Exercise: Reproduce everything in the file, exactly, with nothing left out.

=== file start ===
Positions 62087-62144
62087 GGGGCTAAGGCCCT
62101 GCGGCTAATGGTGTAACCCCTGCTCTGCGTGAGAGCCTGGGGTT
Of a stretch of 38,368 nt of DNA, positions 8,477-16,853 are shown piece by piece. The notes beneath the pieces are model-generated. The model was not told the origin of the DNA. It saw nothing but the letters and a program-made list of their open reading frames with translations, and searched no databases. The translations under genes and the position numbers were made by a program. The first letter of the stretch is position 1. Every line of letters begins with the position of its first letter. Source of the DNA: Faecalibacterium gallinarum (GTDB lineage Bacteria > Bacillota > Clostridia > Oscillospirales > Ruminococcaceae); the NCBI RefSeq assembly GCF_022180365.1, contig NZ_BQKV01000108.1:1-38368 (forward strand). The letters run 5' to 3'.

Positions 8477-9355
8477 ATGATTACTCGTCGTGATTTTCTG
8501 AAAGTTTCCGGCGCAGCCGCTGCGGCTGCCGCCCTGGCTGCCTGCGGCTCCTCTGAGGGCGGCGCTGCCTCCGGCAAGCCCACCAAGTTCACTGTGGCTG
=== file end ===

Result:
Positions 62087-62144
62087 GGGGCTAAGGCCCT
62101 GCGGCTAATGGTGTAACCCCTGCTCTGCGTGAGAGCCTGGGGTT
Of a stretch of 38,368 nt of DNA, positions 8,477-16,853 are shown piece by piece. The notes beneath the pieces are model-generated. The model was not told the origin of the DNA. It saw nothing but the letters and a program-made list of their open reading frames with translations, and searched no databases. The translations under genes and the position numbers were made by a program. The first letter of the stretch is position 1. Every line of letters begins with the position of its first letter. Source of the DNA: Faecalibacterium gallinarum (GTDB lineage Bacteria > Bacillota > Clostridia > Oscillospirales > Ruminococcaceae); the NCBI RefSeq assembly GCF_022180365.1, contig NZ_BQKV01000108.1:1-38368 (forward strand). The letters run 5' to 3'.

Positions 8477-9355
8477 ATGATTACTCGTCGTGATTTTCTG
8501 AAAGTTTCCGGCGCAGCCGCTGCGGCTGCCGCCCTGGCTGCCTGCGGCTCCTCTGAGGGCGGCGCTGCCTCCGGCAAGCCCACCAAGTTCACTGTGGCTG